In September 2019, following the transfer of power from the Transitional Council Military Council to the Sovereign Council of Sudanese Territories, South Sudanese President Salva Kiir held talks in Juba between rebel movements, Sovereignty Council soldiers and the Sudanese Prime Minister. Among the rebel movements participating in the Juba meetings were four armed groups from Darfur, the Justice and Equality Movement (JEM), the Sudanese Liberation Movement/Army led by Minni Minawi (SLM-MM), the Sudan Liberation Movement and the Sudan Armed Forces Transitional Council and the Sudan Liberation Forces Alliance;  the rebel group “Blue Nile/South Kordofan” Sudan People`s Liberation Movement-North al-Hilu (SPLM-N (al-Hilu));  and the Sudan Revolutionary Front of Sudan (SRF), which in 2011 allied a wide range of Sudanese rebel armed groups. Hemetti, a military member of the Sovereignty Council and head of the Rapid Support Forces, arrived in Juba on 9 September for negotiations.  “All parties must ensure that the peace agreement ends nearly two decades of suffering inflicted on civilians. People need to be able to go home and rebuild their lives with dignity. A roadmap agreement signed in March 2016 between the warring parties eased the fighting that allowed a high-level African Union body, chaired by former South African President Thabo Mbeki, to steer peace talks without success after several attempts. The body`s efforts were overwhelmed by the popular protests of December 2018 that led to the impeachment of President Omar Al Bashir in April 2019. Some armed groups have not signed the agreement, which could be an obstacle to its success. From the beginning, the Sudanese Liberation Movement/Army Abdul Wahid Nur (SLM/A-AW), one of Darfur`s main armed groups, has refused to participate in peace talks. Nor has any agreement been reached with the People`s Movement for the Liberation of the South (SPLM-N) led by Abdel Aziz al-Hilu, which controls parts of South Kordofan and Blue Nile. Kiir also thanked the international community for its “support and encouragement” in mediating the agreement and stressed that “our work is not done and we will not relax until we achieve our aspirations for a peaceful region.” He warned the outside world that Sudan “needs its help and help.” MANSUS peacekeeping forces have been repeatedly attacked by armed actors; A Bangladeshi soldier was killed in June and a Nepalese soldier was wounded in September.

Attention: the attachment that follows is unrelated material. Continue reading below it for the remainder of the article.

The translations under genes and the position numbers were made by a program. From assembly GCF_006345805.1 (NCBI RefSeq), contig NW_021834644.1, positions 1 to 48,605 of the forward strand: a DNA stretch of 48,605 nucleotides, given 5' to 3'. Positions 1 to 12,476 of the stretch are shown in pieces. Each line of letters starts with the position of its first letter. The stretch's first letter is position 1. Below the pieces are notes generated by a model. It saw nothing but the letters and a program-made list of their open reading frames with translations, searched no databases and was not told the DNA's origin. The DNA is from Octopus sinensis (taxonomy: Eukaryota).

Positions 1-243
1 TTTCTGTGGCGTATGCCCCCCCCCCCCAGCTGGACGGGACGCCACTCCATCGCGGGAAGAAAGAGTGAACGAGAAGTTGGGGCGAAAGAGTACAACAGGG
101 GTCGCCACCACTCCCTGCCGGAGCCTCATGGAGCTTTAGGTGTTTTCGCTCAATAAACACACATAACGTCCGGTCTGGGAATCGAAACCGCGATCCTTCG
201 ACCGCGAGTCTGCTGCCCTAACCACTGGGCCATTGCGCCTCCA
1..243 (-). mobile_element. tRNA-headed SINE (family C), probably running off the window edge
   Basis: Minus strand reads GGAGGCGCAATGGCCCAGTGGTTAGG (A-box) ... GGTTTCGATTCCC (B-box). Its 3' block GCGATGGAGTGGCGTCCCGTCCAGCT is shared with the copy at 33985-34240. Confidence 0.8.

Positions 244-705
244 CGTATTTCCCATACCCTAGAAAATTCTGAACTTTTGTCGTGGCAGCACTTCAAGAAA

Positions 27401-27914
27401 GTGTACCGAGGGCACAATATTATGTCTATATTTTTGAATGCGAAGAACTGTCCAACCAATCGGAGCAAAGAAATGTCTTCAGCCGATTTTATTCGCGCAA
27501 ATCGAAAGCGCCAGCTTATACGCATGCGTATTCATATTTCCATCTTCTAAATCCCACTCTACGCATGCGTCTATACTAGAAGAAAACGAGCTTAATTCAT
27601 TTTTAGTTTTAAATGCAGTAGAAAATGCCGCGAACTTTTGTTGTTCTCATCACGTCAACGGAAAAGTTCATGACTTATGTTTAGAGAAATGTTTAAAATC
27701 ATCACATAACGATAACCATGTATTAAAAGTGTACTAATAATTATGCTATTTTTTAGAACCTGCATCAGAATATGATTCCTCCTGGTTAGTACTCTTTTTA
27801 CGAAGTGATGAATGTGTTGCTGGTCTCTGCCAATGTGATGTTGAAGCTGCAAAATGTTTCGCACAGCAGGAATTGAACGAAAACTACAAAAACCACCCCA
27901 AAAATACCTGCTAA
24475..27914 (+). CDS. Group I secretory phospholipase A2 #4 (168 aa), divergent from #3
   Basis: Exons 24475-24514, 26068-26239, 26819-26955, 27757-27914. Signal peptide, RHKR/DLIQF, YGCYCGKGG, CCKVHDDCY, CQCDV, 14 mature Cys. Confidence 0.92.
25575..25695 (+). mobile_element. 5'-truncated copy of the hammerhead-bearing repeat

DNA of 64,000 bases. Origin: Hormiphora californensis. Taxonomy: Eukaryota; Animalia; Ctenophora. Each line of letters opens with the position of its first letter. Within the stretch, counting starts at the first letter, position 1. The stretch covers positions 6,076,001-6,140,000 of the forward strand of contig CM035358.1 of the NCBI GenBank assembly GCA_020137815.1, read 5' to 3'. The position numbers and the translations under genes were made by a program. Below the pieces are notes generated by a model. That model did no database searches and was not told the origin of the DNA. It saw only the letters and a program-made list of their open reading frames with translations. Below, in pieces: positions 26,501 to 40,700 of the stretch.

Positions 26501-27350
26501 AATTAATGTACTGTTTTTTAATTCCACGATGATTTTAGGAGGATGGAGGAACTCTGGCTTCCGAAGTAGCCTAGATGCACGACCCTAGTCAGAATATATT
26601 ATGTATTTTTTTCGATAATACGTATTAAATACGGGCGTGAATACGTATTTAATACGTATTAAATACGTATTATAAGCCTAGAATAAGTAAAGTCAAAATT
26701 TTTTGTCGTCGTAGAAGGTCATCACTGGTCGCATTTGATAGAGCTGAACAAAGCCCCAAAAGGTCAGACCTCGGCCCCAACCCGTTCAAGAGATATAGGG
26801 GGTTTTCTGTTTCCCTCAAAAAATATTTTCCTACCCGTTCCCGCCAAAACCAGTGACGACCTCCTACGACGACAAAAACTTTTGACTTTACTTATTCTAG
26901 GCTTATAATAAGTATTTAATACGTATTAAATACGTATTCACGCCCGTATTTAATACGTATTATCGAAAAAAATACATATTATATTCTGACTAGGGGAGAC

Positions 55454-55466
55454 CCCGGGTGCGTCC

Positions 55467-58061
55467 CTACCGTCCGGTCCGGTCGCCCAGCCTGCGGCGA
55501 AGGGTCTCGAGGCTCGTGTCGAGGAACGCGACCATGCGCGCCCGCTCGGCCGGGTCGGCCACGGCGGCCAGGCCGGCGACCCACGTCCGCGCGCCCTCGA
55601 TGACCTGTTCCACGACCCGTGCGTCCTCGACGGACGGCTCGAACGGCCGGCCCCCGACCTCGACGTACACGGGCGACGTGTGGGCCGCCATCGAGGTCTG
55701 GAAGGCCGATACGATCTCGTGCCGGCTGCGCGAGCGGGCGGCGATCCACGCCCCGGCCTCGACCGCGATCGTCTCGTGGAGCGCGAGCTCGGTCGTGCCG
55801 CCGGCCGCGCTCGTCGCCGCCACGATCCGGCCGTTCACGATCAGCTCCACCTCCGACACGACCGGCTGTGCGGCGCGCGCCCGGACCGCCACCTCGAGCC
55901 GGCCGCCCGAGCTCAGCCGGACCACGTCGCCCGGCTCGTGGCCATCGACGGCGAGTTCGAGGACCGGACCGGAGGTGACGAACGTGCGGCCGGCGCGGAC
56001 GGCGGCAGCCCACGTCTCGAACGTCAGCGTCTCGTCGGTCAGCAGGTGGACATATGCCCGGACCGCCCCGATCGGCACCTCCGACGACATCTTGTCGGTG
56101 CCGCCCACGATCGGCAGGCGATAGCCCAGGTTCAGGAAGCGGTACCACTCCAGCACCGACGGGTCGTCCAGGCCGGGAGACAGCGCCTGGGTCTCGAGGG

Armed groups and government soldiers continued their attacks on UNMISS links, including in Juba Bor, Bentiu, Malakal, Wau, Akobo and Melut. The leader of one of the factions that signed the joint peace agreement, Arko Minawi, stressed that it was a step in the right direction. On 28 December, four representatives from Darfur and Khabbashi signed a framework agreement on the Darfur road, which includes issues such as power-sharing, wealth sharing, transitional justice and the Darfur-Darfur dialogue.  On 31 December, the SRF suspended talks on the Darfur road as part of the fighting that left 708 people dead and injured in el-Geneina.  A FFC delegation visiting the region attributed the conflict to the “deep state” and the victims attributed it to “janjaweed” and “militant shepherds in Rapid Support Forces vehicles”.  Burhan said it was a great day for the fate of the Sudanese people, because after many years of war, the nation achieved the goal of a revolution – peace – that put an end to the bloodshed and gave the people a decent standard of living.